Everyone wants good marks in Chemistry. Not only does it affect your ATAR, it’s also a general requirement for entry into a range of university courses.
Here are 10 tips to help you maximise your HSC Chemistry mark.
- Know the syllabus. Many questions in recent HSC papers requires you to draw on knowledge from separate parts of the syllabus. If you know the syllabus well, you’ll be able to quickly identify what topics or areas the question falls under.
- Practice makes perfect. You should be completing your homework regularly, and doing as many past papers as possible in the lead-up to the exam. Comparing your answer to the sample answer and studying the marking criteria will highlight the things you are missing. Doing past papers will also familiarise you with common exam questions (the same questions often come up with only slight alterations).
- Memorise key equations. There are various balanced chemical equations that you will have to memorise. If you have trouble remembering them, write them down on a sheet of paper and put it up in your bedroom.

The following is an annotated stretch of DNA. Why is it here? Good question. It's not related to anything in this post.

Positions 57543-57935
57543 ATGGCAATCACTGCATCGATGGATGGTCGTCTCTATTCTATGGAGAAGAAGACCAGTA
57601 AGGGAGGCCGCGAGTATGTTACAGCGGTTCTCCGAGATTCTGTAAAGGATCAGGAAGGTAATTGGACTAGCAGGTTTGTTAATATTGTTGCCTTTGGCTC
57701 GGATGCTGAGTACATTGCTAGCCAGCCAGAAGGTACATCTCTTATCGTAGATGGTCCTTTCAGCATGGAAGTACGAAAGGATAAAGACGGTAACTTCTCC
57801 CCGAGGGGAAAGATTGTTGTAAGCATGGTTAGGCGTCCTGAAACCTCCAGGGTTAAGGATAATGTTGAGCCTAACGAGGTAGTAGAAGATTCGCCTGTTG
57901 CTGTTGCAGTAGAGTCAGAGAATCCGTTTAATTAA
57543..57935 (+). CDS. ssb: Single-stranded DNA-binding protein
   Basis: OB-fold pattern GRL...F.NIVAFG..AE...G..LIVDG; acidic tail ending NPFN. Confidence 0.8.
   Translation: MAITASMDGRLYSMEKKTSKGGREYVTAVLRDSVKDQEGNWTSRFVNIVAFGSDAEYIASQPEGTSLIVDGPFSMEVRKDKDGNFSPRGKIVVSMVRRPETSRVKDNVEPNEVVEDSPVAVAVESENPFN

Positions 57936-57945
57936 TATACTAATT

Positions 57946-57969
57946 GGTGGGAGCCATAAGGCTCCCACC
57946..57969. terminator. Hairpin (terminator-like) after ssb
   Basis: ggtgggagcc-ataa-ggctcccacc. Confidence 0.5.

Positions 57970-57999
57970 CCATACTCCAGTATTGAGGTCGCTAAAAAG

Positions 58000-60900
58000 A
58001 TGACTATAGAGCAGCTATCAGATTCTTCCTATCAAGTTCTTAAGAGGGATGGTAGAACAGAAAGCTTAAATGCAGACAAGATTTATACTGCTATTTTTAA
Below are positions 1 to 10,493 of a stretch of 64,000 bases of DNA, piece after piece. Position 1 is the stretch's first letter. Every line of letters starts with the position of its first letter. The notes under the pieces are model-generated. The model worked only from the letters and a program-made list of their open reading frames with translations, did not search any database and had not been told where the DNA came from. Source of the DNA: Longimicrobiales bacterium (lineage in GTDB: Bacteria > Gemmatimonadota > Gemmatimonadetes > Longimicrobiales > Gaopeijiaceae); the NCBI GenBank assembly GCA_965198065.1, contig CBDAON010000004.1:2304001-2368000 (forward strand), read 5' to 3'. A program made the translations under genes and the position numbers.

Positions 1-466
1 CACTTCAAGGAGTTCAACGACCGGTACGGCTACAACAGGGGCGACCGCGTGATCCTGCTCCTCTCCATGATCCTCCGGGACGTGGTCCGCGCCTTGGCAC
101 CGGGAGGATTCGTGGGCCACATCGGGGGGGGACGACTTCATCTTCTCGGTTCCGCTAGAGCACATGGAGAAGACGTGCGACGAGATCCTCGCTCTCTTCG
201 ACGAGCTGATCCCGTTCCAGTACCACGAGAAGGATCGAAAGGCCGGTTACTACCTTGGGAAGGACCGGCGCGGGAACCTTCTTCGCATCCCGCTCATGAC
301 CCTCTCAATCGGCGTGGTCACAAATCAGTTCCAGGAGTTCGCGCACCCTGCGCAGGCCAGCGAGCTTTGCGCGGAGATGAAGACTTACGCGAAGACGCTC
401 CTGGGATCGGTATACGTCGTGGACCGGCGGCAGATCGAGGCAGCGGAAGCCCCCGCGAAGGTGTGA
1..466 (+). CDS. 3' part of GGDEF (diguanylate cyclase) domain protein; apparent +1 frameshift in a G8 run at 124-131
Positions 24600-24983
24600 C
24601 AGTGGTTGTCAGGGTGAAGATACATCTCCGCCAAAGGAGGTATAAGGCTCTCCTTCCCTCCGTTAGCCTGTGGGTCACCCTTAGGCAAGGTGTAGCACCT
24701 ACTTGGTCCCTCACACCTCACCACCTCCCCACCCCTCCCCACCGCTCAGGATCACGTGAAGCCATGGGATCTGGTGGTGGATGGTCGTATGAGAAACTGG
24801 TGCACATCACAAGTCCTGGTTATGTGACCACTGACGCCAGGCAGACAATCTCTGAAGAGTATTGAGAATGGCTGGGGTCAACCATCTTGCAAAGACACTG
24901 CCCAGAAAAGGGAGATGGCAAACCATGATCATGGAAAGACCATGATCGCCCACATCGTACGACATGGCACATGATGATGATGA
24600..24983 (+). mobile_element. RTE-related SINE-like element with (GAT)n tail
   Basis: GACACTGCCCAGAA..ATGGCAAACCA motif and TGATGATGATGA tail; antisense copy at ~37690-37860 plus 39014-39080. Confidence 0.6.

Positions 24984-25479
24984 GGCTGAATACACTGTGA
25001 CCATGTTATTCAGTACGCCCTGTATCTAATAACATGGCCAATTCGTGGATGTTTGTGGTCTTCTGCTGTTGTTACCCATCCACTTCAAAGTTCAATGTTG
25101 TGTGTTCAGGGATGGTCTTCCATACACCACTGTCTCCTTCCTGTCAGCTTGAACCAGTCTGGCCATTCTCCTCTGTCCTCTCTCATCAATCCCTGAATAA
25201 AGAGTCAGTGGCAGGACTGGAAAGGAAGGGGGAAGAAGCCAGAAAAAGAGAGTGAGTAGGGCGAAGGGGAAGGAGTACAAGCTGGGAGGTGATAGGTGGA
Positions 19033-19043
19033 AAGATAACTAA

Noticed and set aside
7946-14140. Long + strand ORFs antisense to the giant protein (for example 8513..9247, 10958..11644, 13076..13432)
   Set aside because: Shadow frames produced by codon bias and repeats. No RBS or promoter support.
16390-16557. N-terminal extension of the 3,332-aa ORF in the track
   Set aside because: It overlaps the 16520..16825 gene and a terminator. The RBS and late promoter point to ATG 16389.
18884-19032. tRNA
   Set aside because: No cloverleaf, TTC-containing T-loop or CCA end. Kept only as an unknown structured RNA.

- Memorise key phrases. Throughout the term, your teacher will give you concise terms that will quickly demonstrate to examiners that you have a thorough knowledge of the material. Memorise these phrases and use them in your exam.
- Identify your own personal learning difficulties and bad habits. Do you procrastinate a lot? Are you bad at calculations? These are the things you should be focusing on!
In the Exam
- Read the question carefully twice before writing an answer plan. Underline key words in the question. For example, if a question asks for “equations” (plural), make sure you include at least two equations in your answer.
- Pay attention to the details. In calculations, make sure you include the right units and significant figures in your final answer, and make sure your working is easy for the examiner to follow. For chemical equations, make sure you include state symbols.
- Plan your answer before you start writing for any question worth more than 3 marks. Ensure you are addressing the question directly and not simply regurgitating a planned answer. See Also: Glossary of Key Words
- Check your answers. This is especially important in long response questions. Make sure you have answered all aspects of the question.
- Make your diagrams neat and tidy. Draw diagrams in pencil and label them exhaustively. Ensure you plot points on graphs neatly and accurately, and take care to draw a neat line of best fit.